>> activities which would just take advantage of Wordpress page
>> management.  When games are run, the game would update the gradebook
>> with a score of 100, etc.  for the logged in student upon completion,
>> but if a game is not php, I don't know how to send that information
>> through so for the moment I'm stuck with true/false and multiple choice.
>>>> I have also been trying to use Moodle (after trying Atutor) to design a
>>>> course over much of the last year, but I find its administration to be
>>>> more than frustrating which is why I've gone to programming my own
>>>> plugins for Wordpress which I already know and can use for content
>>>> management. This way at least I can have something up and working for
>>>> people to use even if it only serves the testing and gradebook function.
>>> That's why I brought this discussion, let's make something that beats
>>> moodle.
>> That's a big goal :) so it is important to let wordpress do what it does
>> best and only add the features that are missing like payment, testing,
>> homework, task updates, and gradebook.
>>>> I'm curious how much conflict there is in design and planning of plugins
>>>> from the off-line course resource to the completely online course. I'm
>>>> also curious about how much teachers who normally give courses off-line
>>>> bring their fixed-exact-date-linear thinking to their online course design.
>>>> Are there any AJAX programmers on the list? I'd like to extend my
>>>> testing to include adding javascript based quizzes (drag and drop,
>>>> ordering, matching), but I don't know how to take the results and pass
>>>> them to a PHP script for processing.
>>> I know ajax, and can help. Christopher, I'm trying to make from this
>>> idea a proposal for Google Summer of Code, so would be really cool to
>>> get a list of features you would like to see in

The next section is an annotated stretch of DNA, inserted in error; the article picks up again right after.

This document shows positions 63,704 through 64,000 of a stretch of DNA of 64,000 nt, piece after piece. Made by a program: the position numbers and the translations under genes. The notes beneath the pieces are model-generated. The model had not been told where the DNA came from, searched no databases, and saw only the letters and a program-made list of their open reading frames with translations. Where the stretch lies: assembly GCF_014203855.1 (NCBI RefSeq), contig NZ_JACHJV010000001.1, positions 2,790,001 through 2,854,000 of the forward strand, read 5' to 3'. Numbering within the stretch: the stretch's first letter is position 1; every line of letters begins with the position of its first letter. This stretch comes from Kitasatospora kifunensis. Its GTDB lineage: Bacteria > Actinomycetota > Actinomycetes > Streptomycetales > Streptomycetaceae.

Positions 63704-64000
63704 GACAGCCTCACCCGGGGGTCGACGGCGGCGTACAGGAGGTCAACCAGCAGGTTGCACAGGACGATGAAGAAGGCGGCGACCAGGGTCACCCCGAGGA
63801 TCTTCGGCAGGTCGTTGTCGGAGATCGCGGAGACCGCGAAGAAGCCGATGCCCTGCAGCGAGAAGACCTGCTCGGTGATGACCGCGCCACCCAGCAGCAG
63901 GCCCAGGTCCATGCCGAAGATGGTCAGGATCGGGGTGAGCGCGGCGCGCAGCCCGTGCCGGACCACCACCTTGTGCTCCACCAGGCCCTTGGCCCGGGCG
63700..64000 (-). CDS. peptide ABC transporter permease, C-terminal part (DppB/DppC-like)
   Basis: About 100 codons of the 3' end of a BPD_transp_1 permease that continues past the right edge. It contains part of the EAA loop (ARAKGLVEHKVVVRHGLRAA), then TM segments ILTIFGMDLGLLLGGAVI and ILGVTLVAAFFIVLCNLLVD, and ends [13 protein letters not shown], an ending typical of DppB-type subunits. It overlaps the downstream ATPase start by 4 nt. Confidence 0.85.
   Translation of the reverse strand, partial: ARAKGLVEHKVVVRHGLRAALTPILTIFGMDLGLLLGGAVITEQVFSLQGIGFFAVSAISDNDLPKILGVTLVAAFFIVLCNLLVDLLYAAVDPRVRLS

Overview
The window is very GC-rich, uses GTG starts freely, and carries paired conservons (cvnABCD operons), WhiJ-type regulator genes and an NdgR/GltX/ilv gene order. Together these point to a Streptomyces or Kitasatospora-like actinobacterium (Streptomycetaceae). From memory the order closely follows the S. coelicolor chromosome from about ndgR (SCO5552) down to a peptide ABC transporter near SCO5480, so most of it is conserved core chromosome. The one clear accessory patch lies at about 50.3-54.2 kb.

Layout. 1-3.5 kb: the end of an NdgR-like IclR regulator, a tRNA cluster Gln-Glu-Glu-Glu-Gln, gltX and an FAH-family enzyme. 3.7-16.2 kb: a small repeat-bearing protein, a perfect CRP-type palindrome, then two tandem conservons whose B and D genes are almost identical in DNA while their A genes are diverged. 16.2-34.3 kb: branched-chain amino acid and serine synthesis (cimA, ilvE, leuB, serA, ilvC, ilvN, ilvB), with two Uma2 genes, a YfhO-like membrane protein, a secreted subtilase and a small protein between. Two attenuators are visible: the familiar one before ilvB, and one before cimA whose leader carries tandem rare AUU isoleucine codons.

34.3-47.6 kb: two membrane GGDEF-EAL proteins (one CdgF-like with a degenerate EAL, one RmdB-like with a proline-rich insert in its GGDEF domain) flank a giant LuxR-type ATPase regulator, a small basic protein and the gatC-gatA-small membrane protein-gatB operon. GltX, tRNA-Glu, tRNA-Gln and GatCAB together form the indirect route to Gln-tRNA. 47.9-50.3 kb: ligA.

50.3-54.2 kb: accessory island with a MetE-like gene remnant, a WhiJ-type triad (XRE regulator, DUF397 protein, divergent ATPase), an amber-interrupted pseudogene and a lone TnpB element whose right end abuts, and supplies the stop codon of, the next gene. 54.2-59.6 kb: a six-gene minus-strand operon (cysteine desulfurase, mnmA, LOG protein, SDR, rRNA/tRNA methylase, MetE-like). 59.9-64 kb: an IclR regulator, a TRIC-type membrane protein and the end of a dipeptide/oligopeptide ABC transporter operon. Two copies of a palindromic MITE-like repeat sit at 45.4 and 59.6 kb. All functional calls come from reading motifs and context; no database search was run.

>>> current ScholarPress plugin. Also, if there are any plugins that in
>>> someway are useful to you as a teacher and require upgrades,
>>> improvements, list them (I will consider adding them to the proposal
>>> list, port them to BuddyPress). Although the idea is for BuddyPress,
>>> don't take it as an overhead, BuddyPress already has plugins for
>>> Group Wikis and Forums, and bringing learning tools into it, is exactly
>>> what a modern Moodle should look like. WordPress is cool, but using
>>> BuddyPress makes it just more powerful.
>>> Looking forward you reply.
>> I like Buddypress, but I don't think it is currently a good option for
>> course management. It is great for more interaction (like the messaging
>> system)  and forum integration, but the code is very new and Buddypress
>> generates a huge amount of mysql queries so you'd almost have to have a
>> dedicated server for more than a few students on the site at a time.
>> Why force the user to have Buddypress to use a plugin?  Making a plugin
>> depend on another plugin to work is not great design. If that other
>> plugin breaks or changes in a way that is incompatible, your plugin
>> stops working too!
>> It would be for the best to let the plugin do what it is supposed to do
>> with or without Buddypress so no functionality would be lost if
>> Buddypress has to be disabled due to server load or compatibility issues.
>> Well, for scholarpress to work for me, it would need to be redesigned to:
>> 1. give homework and other tasks based on days from course enrollment
>> (I'd like to see email updates sent to enrolled students. It really
>> isn't practical to expect students to log in to the site frequently to
>> know what they should do.)
>> The mailpress plugin added an autoresponder option, which is great, but
>> I am not sure how to automatically add someone to an autoresponder
>> series since I've only just set that up for a general list.  Perhaps it
>> would be good to check with that plugin developer and see how that is
>> done perhaps the same code could be integrated and the tables could be